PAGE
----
Legislators Approve Environmental Guidelines for County Construction Projects
Nassau ‘LEEDs’ the way: Leadership in Energy and Environmental Design
Nassau County Legislators Dave Denenberg (D-Merrick) and Jeff Toback (D-Oceanside) joined their fellow lawmakers in unanimously approving a green building policy for the County, setting guidelines for water and energy consumption on all capital projects, at the September 5 legislative session.
Under the law, the county will use the Leadership in Energy and Environmental Design (LEED), a green building system utilized by the United Stated Green Building Council, for new development construction, rehabilitation, and maintenance projects.
“It is important for Nassau County to continue to be a leader on environmental issues,” Denenberg said. “Through our open space programs, compressed natural gas bus fleet, and hundreds of acres of pristine parks and preserves, we have shown a commitment to reducing pollution and energy consumption. This initiative is just another step towards a cleaner, healthier county.”
The LEED system promotes improved energy efficiency and increased generation of energy through renewable and clean energy technologies; increasing the demand for environmentally friendly building materials; decreasing the discharge of pollutants from buildings; and improving the health and productivity of building occupants by meeting advanced criteria indoor environmental quality.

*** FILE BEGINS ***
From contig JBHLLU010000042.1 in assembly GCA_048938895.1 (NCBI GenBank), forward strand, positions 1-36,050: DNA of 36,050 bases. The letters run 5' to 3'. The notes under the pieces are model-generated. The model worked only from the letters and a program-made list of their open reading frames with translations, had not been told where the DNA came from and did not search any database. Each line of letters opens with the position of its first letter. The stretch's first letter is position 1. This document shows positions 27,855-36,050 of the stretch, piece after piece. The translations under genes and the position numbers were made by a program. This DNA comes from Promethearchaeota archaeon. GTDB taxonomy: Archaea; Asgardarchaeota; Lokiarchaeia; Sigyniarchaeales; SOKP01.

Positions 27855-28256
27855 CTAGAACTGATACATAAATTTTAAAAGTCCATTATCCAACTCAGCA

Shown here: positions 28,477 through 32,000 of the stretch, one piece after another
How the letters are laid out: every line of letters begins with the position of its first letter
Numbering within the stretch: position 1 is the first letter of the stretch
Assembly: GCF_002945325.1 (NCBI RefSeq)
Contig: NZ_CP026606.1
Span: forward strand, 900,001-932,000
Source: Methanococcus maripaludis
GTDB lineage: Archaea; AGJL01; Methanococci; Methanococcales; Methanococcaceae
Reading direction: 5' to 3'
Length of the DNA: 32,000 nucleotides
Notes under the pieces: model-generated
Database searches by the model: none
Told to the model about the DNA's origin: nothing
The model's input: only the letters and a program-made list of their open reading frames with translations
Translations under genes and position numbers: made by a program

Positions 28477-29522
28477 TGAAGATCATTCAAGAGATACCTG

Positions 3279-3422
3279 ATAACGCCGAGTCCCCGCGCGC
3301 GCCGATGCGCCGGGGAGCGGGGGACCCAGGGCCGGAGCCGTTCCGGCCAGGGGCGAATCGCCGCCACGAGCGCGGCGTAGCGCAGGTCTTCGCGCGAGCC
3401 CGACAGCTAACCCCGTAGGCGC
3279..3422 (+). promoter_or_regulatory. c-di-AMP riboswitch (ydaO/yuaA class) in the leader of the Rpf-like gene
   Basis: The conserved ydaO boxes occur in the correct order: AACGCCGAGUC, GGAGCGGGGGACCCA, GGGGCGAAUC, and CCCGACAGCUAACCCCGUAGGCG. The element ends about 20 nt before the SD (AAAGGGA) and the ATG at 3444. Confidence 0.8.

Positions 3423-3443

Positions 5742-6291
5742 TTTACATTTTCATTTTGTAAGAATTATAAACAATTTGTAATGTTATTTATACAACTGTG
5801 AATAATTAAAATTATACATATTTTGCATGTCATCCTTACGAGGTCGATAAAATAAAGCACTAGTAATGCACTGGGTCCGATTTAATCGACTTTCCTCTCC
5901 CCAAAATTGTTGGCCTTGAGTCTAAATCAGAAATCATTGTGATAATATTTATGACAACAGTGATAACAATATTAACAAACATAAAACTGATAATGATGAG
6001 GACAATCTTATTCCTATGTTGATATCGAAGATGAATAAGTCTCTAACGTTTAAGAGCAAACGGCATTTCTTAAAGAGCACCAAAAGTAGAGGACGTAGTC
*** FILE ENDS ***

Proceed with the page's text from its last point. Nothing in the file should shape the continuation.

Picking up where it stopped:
“New construction should be planned, designed and managed to minimize its environmental impact,” Toback said. “By taking action to ensure healthier development, we are dedicated to preserving Nassau’s air quality, water quality, and quality of life for all its residents.”
“As part of our Healthy Nassau initiative, we are reducing greenhouse gas emissions from County buildings by improving energy efficiency and purchasing a portion of our electricity from wind power,” said County Executive Thomas R. Suozzi. “This legislation takes the next step by ensuring that new buildings and major renovations undertaken by the County are designed to save energy and resources while improving health and the environment.”
"This legislation just makes good sense,” said Adrienne Esposito, Executive Director of Citizens Campaign for the Environment. “It will reduce energy costs, preserve drinking water quantity and promote cleaner air. These are all objectives that are widely supported by the public and are reflected in this new public policy.”
For more information about LEED guidelines visit the following Web sites:
www.USGBC.org – United States Green Building Council
www.BuildingGreen.com – Information and products used in green building design
www.DesignCoalition.org – Sustainable energy design firm
www.GreenBuilding.com – Tips and information on building green
www.EPA.gov/greenbuilding - Government page on the benefits of green buildings